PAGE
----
As the days get colder (and rainier), and the apples get ready for harvest, it can be enjoy-able to take a drive in the country, watching as the fall colors near their peak. On one of those drives, if you’re on Homestead Road, you may see a small farm called Sorestad.
Julie Allen and Bill Hall’s farm on Home-stead Road fosters a diversity of crops and sustainable agriculture. Hall is a carpenter “and can fix anything.” Allen has a background in ecology and a Masters in Environmental Education. She works part time for the Sustainable Farming Association. “We are both passionate about growing food for ourselves and our community,” Allen says. Allen and Hall have a two-year-old, who’s “a big help on the farm, he gets to be involved in almost everything we do.”
Having a farm has been “a long time dream, to have land and to make at least some of our living from it.” Allen and Hall describe themselves as “super lucky” to find Sorestad, a place that “checked most of our boxes.” They wanted to live in the Clover Valley area because of the farming community. “We’ve both worked on various farms and have been working up to having our own for the last 15 years by acquiring the skills, knowledge, equipment, flexible off-farm income, and social support to make it work,” Allen says.
The name for their farm, Sorestad, comes from Allen’s maternal grandfather’s Norwegian family name. The name was dropped by her great-grandfather at some point after his parents immigrated to the United States and had been living in northern Illinois for some time. “My grandfather only started to tell stories of his family later in life, once I was an adult,” Allen said. “He shared this, and that he was 100% Norwegian. He was a doctor by profession and a farmer at heart. Our farm name is an homage to him and that side of the family.”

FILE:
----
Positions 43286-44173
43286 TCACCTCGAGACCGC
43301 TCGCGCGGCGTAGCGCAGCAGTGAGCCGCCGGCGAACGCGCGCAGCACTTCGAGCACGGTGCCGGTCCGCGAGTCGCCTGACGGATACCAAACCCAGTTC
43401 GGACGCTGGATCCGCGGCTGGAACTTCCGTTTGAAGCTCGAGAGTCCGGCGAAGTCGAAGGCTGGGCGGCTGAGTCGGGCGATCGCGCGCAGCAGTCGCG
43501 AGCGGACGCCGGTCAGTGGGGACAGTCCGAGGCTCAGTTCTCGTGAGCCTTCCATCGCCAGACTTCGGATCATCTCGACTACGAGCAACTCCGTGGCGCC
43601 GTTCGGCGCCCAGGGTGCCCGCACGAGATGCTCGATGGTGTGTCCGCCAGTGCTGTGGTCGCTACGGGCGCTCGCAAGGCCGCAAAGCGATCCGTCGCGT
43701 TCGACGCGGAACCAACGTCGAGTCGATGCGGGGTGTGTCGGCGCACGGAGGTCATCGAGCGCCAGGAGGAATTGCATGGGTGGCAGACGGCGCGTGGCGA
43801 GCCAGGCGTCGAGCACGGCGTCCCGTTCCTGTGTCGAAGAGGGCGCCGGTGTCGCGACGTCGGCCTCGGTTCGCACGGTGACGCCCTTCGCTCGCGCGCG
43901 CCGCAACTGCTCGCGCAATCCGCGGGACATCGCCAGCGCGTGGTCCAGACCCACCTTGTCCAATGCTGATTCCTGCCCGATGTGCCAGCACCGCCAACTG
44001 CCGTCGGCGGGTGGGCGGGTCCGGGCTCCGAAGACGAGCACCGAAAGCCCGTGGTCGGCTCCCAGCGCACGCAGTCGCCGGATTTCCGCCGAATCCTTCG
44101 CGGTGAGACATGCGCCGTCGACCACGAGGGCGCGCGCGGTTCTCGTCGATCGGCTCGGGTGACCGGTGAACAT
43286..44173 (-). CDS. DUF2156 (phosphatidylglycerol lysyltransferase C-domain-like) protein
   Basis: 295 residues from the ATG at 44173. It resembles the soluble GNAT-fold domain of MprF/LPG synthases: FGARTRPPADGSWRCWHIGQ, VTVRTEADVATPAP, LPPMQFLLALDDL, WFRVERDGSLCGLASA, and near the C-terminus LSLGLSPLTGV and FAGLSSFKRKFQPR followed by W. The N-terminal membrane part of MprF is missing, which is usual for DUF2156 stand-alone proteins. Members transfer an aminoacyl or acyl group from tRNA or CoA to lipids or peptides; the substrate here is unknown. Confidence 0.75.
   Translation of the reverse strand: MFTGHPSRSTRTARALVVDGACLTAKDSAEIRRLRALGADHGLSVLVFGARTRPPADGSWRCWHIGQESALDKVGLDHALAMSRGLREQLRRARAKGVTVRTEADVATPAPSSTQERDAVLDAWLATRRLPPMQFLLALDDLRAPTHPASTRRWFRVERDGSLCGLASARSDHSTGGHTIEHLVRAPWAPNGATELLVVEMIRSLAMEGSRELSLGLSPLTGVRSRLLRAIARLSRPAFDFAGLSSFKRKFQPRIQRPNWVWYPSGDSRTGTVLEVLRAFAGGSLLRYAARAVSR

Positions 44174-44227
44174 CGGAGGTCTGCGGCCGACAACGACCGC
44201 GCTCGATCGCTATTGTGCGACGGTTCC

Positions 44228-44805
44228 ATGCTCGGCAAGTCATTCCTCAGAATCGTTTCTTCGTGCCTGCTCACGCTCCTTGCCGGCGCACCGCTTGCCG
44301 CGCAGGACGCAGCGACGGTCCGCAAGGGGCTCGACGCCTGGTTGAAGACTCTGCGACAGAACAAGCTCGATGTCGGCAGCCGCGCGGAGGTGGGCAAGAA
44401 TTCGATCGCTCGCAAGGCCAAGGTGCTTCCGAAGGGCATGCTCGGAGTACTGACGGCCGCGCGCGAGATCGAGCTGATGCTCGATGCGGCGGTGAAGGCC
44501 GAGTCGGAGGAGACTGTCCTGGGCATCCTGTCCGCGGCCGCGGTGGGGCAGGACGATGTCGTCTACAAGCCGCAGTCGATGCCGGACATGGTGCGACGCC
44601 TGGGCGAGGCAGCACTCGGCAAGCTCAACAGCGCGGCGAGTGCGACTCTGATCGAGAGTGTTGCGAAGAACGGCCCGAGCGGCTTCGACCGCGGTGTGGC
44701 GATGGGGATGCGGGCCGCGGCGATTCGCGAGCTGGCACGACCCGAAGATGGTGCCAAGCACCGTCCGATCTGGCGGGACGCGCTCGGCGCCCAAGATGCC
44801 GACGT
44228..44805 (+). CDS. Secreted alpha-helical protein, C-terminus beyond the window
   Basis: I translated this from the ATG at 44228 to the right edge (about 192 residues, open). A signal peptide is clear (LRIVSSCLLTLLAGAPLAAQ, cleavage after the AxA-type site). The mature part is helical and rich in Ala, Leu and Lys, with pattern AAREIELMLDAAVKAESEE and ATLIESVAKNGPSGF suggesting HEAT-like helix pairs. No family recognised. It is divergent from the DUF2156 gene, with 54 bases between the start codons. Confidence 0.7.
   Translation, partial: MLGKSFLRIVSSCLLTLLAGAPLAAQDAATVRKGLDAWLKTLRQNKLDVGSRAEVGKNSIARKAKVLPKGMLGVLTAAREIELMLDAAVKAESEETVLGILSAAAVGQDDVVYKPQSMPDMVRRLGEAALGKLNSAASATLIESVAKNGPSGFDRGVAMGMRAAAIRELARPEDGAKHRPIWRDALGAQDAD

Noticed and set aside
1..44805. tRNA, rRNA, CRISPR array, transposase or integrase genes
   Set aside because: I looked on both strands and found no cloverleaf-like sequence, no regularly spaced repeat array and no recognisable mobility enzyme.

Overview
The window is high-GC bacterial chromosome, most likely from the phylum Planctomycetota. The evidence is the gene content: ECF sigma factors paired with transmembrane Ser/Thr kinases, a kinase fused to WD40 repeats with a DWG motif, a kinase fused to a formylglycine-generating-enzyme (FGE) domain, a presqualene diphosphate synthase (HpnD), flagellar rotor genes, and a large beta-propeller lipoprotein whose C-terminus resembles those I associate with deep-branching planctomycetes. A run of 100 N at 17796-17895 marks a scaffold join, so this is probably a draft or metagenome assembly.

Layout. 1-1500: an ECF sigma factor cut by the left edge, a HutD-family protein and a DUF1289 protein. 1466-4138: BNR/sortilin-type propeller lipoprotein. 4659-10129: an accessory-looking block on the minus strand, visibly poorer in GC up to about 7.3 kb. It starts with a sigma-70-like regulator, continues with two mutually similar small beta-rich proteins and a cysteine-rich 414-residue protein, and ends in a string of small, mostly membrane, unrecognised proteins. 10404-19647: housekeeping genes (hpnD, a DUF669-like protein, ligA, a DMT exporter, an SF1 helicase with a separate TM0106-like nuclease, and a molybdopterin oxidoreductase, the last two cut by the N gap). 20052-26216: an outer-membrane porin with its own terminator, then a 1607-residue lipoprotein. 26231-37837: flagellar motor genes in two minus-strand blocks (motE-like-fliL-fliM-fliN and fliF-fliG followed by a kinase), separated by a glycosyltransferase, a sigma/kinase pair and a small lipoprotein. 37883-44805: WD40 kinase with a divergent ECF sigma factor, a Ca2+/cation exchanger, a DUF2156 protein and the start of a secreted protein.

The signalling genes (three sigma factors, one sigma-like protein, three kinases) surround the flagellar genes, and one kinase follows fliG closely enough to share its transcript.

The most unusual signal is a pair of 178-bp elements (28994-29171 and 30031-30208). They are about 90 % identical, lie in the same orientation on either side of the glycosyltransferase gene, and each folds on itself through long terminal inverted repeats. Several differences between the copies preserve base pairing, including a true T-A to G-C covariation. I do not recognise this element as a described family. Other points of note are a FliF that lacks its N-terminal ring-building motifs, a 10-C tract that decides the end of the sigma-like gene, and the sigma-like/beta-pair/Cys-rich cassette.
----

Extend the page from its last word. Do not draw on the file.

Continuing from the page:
Sorestad grows strawberries, melons, garlic, and apples, as well as vegetables such as peppers, tomatoes, cucumbers, greens, and more. They also offer cut flowers. At this point in the season, Sorestad’s farm stand is open daily during daylight hours. It is located just inside the fence on Homestead Road.
People are also welcome to reach out to place special or bulk orders. Sorestad plans to be open through most of October.
“We are passionate about growing excellent food for our community, and caring for the land which cares for us. We bought this old farmstead in 2020 and are restoring its soil, ecology, and structures so that it may produce abundantly, provide habitat for all sorts of creatures, and be a meeting place for neighbors and friends,” Allen and Hall said. “It’s important to us to live a lifestyle that is not only healthy for us, but has an impact on our world. Growing our own food means we’re not buying it from far away places, or using our food dollars to support destructive types of agriculture. We hope to inspire others to grow more of their own food, and to eventually do more educational events on the farm.”
Allen and Hall say that this farm season has been good for Sorestad. “We will always be learning and improving our systems and growing practices, and this year our yields have been much better than the last two.”
Sorestad relies on a diversity of crops, knowing “not everything will do great every year.” Allen and Hall say that the response to the Clover Valley Farm Trail has been “great, we are so appreciative of the support!”
Be sure to place your bulk order at email@example.com or head out to the Clover Valley Farm Trail to enjoy the fall colors and rich apple harvest.